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Plastic sacked

County supervisors vote to ban plastic bags

Posted: November 16, 2010 8:26 p.m.
Updated: November 17, 2010 4:30 a.m.
 

It’s the question all grocery shoppers are asked before shelling out their cash: paper or plastic?

But in a few months, that question may be a thing of the past.

The Los Angeles County Board of Supervisors voted 3-1 at a meeting Tuesday to ban plastic grocery bags at all supermarkets in unincorporated county areas. Officials said the ban will drastically reduce the amount of plastic waste in the county.

But Supervisor Michael D. Antonovich, who represents the Santa Clarita Valley, voted against the ban, saying it could put a financial burden on small mom-and-pop grocers that, unlike large groceries, don’t purchase bags in bulk.

And the bags are convenient to shoppers who use the bags to carry lunch to work and line their trash cans, he said.  

“At a time of economic uncertainty, with a large number of businesses leaving our state and community, this would not be the appropriate time to clean up the environment and impose regulation that could cost consumers and businesses to pay additional costs.”

The ban initially applies to supermarkets, pharmacies and conveniences stores. Shops making more than $2 million, or have more than 10,000 square feet of retail space, will have to stop using plastic bags by July 1. Smaller stores have until Jan. 1, 2012.

Fourth District Supervisor Don Knabe missed the vote because he did not attend the meeting.

Shoppers will still be able to take home their groceries in paper bags — for a fee of 10 cents per bag.

Ultimately, the change will cost shoppers $5.72 each year and save the county more than $4 million annually in the cost of cleaning up litter, according to county estimates.

The ordinance is modeled after legislation that attempted to ban plastic bags throughout California but failed to pass in Sacramento. A similar ban passed in San Francisco in 2007.

Officials are also encouraging cities in the county to pass similar bans.

Reducing the number
County officials have been trying to reduce the number of plastic bags used by county residents for years, said Gail Faber, the director of the county Department of Public Works. But voluntary recycling programs have had little effect in reducing the number of plastic bags being used by shoppers, she said at the meeting.

The ban should reduce plastic bag use in the county by half.

In 2007, more than 1,600 plastic grocery bags were used by the average county household — that number could drop to fewer than 800 bags by 2013, according to county documents.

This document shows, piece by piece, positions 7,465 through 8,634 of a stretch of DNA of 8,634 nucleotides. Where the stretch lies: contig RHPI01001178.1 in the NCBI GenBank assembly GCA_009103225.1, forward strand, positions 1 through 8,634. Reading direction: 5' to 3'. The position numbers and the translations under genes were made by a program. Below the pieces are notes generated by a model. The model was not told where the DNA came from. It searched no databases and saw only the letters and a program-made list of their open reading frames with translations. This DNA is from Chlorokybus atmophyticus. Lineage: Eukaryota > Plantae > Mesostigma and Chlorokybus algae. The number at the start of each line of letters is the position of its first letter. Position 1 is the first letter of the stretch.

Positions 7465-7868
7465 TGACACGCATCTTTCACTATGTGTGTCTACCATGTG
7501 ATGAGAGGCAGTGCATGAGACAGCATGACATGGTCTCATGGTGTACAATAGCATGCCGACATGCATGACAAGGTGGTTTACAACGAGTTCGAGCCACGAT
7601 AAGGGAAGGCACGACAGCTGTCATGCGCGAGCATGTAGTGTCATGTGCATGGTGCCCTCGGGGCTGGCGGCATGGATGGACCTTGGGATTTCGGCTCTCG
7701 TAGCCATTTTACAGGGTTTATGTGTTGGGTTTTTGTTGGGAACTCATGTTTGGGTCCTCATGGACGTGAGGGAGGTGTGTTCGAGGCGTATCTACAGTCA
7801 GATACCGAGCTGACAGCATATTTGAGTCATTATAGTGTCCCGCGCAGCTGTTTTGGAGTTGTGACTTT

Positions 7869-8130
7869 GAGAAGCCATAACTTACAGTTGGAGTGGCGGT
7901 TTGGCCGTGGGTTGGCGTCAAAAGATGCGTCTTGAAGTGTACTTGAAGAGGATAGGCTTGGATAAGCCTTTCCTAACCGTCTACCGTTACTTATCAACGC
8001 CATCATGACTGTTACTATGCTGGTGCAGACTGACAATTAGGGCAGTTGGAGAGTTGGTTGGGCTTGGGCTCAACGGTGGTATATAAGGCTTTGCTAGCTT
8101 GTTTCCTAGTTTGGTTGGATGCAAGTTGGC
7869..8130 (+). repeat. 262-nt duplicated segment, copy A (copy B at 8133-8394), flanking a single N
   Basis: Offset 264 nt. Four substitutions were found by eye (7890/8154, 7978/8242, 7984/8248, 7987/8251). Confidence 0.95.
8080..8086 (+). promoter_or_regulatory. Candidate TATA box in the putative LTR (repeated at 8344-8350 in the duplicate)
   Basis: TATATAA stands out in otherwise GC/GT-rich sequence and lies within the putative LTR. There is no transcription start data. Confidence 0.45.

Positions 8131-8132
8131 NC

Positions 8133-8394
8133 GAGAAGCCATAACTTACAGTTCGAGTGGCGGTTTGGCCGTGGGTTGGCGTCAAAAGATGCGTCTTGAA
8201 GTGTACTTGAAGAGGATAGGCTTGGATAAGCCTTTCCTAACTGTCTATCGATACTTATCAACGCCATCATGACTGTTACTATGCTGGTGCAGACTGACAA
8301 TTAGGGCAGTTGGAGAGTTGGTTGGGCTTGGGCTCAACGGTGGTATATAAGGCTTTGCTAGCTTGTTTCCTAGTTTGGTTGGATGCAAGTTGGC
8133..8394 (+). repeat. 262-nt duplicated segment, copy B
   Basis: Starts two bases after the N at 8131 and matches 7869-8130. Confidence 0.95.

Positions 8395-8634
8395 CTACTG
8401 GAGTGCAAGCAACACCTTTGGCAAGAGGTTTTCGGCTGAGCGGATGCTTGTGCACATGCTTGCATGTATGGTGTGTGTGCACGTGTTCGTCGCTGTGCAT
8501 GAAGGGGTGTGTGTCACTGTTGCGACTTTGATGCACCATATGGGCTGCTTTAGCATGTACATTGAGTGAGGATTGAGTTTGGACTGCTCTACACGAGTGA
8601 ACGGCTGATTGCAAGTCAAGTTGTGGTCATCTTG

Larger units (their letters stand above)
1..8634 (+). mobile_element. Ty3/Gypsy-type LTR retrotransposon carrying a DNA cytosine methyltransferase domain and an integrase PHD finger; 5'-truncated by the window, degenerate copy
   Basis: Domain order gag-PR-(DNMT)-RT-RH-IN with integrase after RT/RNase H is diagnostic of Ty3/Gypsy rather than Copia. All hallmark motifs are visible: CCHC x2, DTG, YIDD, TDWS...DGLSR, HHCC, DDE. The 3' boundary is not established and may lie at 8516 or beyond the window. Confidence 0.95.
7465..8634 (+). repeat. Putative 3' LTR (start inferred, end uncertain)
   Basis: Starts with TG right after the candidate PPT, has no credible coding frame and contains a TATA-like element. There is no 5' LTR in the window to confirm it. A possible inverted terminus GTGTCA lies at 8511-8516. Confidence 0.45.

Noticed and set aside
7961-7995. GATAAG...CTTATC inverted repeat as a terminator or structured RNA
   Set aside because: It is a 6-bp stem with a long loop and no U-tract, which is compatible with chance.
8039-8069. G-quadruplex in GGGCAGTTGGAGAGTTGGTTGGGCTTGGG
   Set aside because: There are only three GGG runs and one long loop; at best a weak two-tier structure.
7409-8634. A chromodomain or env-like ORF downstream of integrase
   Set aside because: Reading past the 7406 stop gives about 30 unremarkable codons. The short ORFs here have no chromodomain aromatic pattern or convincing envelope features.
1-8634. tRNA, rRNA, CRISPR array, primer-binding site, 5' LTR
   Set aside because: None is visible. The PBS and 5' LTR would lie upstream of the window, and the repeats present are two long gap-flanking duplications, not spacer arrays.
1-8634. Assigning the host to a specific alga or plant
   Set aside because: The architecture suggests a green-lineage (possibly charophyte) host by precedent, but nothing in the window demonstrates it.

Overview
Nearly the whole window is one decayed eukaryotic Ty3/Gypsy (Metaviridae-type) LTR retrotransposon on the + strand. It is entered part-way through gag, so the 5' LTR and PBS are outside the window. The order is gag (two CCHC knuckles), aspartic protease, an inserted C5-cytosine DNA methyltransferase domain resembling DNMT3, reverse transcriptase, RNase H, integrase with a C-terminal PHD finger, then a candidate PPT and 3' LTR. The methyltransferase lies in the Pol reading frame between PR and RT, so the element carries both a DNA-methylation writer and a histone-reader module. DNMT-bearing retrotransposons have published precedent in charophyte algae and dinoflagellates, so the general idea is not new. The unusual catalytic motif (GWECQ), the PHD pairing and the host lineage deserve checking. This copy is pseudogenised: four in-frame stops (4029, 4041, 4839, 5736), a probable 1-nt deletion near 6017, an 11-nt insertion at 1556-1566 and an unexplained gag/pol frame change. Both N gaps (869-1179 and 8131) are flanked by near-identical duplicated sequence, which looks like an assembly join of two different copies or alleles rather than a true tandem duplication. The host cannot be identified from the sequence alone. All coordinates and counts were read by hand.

Disposable plastic bags take hundreds of years to degrade and pose a danger to animals living in California’s oceans, said James Moffett, a biological science professor at the University of Southern California. 

“A lot of plastics look like certain types of jellyfish that vertebrate animals, like a turtle, would eat,” Moffett said. It surprises me that so few people recycle.”

Plastic soda-can rings, cigarette butts and Styrofoam packing peanuts all pose risks to animals and their habitats, he said.

Most plastic bags however, end up in landfills, he said, and while the ban is an important step, it will only be effective at cutting down waste if it’s coupled with aggressive plans to increase the amount of waste residents recycle.

How much trash do you make from the plastic bags you take home?” Moffett said. “How much are you putting into the bag?”

Meanwhile locallly
Residents shopping at a grocery store off The Old Road were split on the ban Tuesday: Some thought it would be a hassle to switch to canvas bags while others thought the move was wise.

Analisa O’Rullian said she has a few canvas bags at home, but she always forgets to bring them to the store. She has a drawer at her house overflowing with disposable plastic bags.

“We’re such a wasteful society, (the ban) would force us to be prudent,” the 49-year-old said. “I come (to the store) all the time, and they give me eight or nine plastic bags when they could give me three or four. It’s such a waste.”

Stevenson Ranch resident Heather Ritchman said the plastic bags are convenient: She uses the bags as trash-bin liners after she gets home from the supermarket.

The 39-year-old mother of three said she would switch to paper bags.

“I think (the ban) sucks,” Ritchman said, shaking her head. “It’s another expense. Why don’t they make a biodegradable bag?”

And while 60-year-old Bob Fern said he supports the plastic bag ban, he wasn’t going to start using canvas bags to carry his groceries. 

But why?

“It’s sissy. No can do.” the Newhall resident said. “I’ll pay the 10 cents and use paper.”

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